The general consensus is that the smoothest and purest tasting vodka is now distilled from either potatoes, spelt (Triticum spelta) or rye (Secale cereale), with those made from common wheat (Triticum aestivum), barley malt (Hordeum vulgare) and corn being of a slightly lower stature. This is not to say that good tasting vodka cannot be made from lesser grains or sugars, and the distilling process itself (fermentation, charcoal filtration, etc.) can also play an important role in the taste of the final product.
Selection of Polish Vodka (Rozne Rodze Polskiej Wodki)
Although vodka can also be distilled from grapes, molasses, soy, sugar beets, sugar cane and whey, the term "traditional vodka" would typically refer to spirits made with either potatoes or grains from the Triticeae subfamily of grasses. This distinction has even led to legal challenges within the European Union, as several EU countries fight over the proper use of the term"vodka."
Up until the fall of the Soviet Union and the political reforms that followed, all vodka in Poland was produced by a state-run monopoly called Polmos, an acronym for "Polski Monopol Spirytusowy," or "Polish Spirit Monopoly." In 1990, Polmos was divided into several independant companies, most of which were privatized, with a hand full remaining under state ownership.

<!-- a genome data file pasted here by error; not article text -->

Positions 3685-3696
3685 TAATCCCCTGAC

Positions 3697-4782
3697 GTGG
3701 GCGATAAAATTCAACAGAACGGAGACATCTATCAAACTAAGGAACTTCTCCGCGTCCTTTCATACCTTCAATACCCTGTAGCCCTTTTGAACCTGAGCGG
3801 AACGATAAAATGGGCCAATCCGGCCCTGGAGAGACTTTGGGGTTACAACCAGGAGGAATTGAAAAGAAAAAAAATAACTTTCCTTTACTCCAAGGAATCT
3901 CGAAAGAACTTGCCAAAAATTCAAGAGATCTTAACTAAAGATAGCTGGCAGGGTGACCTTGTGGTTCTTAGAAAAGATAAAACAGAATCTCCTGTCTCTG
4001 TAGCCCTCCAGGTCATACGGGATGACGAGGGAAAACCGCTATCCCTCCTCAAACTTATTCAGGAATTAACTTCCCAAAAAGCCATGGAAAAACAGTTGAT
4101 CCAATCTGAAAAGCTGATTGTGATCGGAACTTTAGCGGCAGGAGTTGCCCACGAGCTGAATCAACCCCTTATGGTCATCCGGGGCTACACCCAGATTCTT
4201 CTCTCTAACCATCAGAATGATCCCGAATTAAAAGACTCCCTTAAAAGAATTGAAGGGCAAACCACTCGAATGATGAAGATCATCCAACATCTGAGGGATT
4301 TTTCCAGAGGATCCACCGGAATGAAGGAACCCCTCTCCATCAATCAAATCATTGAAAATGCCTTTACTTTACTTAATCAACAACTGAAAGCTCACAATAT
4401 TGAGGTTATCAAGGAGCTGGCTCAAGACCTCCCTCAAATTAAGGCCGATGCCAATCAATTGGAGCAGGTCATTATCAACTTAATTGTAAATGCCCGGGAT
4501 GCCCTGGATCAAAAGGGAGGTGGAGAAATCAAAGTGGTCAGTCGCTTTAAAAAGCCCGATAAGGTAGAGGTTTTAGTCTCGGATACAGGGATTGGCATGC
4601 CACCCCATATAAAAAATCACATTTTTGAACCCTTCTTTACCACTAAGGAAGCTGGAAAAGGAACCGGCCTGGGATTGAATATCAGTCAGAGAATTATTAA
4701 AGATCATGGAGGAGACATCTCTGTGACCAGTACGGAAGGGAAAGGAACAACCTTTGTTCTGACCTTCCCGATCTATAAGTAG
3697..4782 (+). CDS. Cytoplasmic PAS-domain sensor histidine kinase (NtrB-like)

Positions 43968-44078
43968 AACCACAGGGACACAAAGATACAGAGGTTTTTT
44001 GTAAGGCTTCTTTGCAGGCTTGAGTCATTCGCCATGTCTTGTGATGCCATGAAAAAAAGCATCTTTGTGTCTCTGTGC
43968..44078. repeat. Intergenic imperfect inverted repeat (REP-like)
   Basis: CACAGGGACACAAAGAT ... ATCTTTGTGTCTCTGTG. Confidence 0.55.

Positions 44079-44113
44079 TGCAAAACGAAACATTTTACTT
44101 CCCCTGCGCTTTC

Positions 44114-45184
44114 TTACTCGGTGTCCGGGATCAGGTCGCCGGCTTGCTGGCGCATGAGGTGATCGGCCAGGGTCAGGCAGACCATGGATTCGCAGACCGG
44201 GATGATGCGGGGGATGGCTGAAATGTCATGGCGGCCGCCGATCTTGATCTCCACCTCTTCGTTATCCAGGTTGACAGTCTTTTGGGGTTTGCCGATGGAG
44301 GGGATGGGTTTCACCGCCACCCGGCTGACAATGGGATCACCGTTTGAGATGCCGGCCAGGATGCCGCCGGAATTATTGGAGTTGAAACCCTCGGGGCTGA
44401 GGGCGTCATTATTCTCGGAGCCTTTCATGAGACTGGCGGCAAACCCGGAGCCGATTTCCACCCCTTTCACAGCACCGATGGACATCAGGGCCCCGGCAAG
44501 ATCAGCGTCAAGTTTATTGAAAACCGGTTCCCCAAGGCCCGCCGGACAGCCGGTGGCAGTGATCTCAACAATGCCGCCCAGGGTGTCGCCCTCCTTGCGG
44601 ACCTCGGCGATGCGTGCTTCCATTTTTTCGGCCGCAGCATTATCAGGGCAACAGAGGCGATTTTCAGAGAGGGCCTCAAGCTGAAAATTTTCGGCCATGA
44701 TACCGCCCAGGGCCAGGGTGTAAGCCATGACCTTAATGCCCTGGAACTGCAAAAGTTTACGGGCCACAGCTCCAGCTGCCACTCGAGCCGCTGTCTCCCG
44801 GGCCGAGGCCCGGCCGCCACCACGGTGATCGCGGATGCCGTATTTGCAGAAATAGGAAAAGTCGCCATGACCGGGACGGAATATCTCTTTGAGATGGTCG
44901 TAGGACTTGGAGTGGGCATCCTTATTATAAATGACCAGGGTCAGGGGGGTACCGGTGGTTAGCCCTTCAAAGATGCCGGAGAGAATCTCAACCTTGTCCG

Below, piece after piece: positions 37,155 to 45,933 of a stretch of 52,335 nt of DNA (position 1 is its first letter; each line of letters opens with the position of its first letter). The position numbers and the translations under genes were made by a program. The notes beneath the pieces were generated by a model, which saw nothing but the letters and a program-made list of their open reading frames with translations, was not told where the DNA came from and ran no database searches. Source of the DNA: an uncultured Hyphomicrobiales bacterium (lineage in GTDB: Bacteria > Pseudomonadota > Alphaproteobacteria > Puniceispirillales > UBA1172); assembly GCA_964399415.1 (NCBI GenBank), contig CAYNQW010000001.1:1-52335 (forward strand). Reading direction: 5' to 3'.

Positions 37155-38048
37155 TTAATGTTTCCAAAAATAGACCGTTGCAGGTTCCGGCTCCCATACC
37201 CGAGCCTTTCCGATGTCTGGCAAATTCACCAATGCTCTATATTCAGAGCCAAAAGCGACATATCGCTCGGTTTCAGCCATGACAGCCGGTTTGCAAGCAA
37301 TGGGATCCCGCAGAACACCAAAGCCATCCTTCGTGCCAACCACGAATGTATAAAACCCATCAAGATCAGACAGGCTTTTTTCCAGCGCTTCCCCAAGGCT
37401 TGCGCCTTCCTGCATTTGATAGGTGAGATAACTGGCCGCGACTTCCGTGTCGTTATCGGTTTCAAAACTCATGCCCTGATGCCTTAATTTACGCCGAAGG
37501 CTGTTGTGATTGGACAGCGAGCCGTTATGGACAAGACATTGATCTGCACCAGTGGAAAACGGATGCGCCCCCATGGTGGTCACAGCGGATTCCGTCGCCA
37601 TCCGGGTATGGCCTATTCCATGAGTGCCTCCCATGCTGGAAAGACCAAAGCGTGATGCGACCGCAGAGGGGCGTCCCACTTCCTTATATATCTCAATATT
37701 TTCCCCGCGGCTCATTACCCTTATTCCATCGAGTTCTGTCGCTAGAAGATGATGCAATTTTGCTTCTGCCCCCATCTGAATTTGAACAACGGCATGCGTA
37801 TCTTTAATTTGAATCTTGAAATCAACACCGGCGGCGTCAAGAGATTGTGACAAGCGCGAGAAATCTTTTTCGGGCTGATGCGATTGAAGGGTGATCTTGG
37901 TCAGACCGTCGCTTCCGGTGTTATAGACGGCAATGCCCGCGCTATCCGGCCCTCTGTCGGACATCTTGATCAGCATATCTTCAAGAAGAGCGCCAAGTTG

10 of the Best Polish Vodkas
There may be no other place on earth that has as many varieties and brands of vodka to choose from. Although there are literally hundreds of brands of Polish vodka, only a fraction are available within the United States. In recent years, the Polish producers Belvedere and Chopin have given stalwarts such as Stolichnaya, Smirnoff, Finlandia, Absolut and Grey Goose a run for their money. So which Polish vodka is the best? Here is a short list of some of the most notable premium vodkas.
Best Premium 'Luxury' Polish Vodkas (Wódki Czyste)
1. Pan Tadeusz
Best Flavored Polish Vodkas (Wódki Wytrawna)
2. Debowa Polska Oak Tree Vodka
3. Imbirowa Wódka
4. Klosówka Wódka
Polish 'Special Occasion' Vodkas
Within poland, vodkas are judged each year by the Wielkopolska Chamber of Handicraft, and Debowa Polska Oak Tree Vodka has been constantly awarded the top Dobre bo Polskie, or "Good because Polish" award.
Serving Polish Vodka